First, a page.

An FBI informant who was made to sign an ‘illegal’ gag order has been cleared to testify before congress about a Russian uranium scandal involving bribery, kickbacks, the Clinton Foundation and the Obama Administration.
— Lou Dobbs (@LouDobbs) October 25, 2017
“As of tonight, the Department of Justice has authorized the informant to disclose to the Chairmen and Ranking Members of the Senate Committee on the Judiciary, the House Committee on Oversight and Government Reform, and the House Permanent Select Committee on Intelligence, as well as one member of each of their staffs, any information or documents he has concerning alleged corruption or bribery involving transactions in the uranium market, including but not limited to anything related to Vadim Mikerin, Rosatom, Tenex, Uranium One, or the Clinton Foundation,” she said.
The Hill reports:
Multiple congressional committees have been seeking to interview the informant, whose name has not been released publicly, because he stayed undercover for nearly five years providing agents information on Russia’s aggressive efforts to grow its atomic energy business in America.
His work helped the Justice Department secure convictions against Russia’s top commercial nuclear executive in the United States, a Russian financier in New Jersey and the head of a U.S. uranium trucking company in what prosecutors said was a long-running racketeering scheme involving bribery, kickbacks, extortion and money laundering.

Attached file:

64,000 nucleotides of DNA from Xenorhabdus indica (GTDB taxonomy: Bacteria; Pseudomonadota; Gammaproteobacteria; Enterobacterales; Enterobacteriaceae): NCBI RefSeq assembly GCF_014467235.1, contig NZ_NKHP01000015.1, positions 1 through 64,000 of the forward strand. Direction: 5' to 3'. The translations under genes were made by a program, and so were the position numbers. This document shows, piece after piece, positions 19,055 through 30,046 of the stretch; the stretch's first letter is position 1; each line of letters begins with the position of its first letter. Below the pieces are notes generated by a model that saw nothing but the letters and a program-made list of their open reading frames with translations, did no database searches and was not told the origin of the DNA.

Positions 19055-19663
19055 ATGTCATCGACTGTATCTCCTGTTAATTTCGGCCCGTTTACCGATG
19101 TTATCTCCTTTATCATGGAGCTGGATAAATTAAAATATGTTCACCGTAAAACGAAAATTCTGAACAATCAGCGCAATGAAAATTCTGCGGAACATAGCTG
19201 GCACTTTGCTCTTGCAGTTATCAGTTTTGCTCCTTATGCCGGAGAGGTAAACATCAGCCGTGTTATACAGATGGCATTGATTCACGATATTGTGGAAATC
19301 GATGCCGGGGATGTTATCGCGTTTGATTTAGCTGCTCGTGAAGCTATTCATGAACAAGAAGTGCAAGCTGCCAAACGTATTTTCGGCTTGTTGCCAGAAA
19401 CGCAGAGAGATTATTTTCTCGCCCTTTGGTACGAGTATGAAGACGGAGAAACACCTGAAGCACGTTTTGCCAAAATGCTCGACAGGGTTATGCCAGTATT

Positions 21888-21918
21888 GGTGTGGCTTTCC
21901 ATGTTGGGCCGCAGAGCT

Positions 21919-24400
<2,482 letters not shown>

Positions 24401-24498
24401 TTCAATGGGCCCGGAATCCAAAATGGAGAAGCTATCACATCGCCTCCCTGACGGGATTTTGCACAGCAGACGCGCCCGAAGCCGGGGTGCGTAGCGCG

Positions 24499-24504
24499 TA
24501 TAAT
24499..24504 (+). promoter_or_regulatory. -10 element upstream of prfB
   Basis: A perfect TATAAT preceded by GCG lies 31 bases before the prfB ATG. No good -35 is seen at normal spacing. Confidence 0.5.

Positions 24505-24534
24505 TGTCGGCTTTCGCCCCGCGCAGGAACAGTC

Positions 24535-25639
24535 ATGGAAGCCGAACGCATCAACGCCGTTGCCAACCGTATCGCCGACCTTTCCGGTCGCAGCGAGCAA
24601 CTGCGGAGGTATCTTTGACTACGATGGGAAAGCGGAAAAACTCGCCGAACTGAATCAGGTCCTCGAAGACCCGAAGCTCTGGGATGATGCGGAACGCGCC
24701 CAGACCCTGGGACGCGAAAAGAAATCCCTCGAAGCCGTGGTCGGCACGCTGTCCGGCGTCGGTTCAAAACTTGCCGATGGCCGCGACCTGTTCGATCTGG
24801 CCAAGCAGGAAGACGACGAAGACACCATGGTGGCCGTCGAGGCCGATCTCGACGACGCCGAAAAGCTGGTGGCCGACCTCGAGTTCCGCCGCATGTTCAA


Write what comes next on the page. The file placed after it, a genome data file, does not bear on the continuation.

As iBankCoin previously reported, The Hill published a bombshell report revealing the FBI’s mole gathered substantial evidence that “The Russians were compromising American contractors in the nuclear industry with kickbacks and extortion threats, all of which raised legitimate national security concerns. And none of that evidence got aired before the Obama administration made those decisions.”
The FBI informant is represented by Attorney Victoria Toensing – a former Reagan Justice Department official and former chief counsel of the Senate Intelligence Committee. Toensing said her client was made to sign an illegal – and therefore invalid NDA, and he should be free to share evidence gathered proving that Russian nuclear officials were involved in a racketeering scheme in 2009, before the Uranium One deal was approved.
Toensing told Fox’s Lou Dobbs she’s never heard of a criminal penalty for violating an NDA, stating “If it does and it is unconstitutional and it’s invalid, if it prohibits my client from giving information to the legislature, the executive cannot say to people, ‘Hey, you can’t give information to another body of the government.”
The Washington attorney said that her client’s direct knowledge of the pay-for-play scheme involving the Clinton Foundation and Uranium One is significant, adding “He can tell what all the Russians were talking about during the time that all these bribery payments were made,” Toensing said on “Lou Dobbs Tonight.”
— Nick Short 🇺🇸 (@PoliticalShort) October 19, 2017
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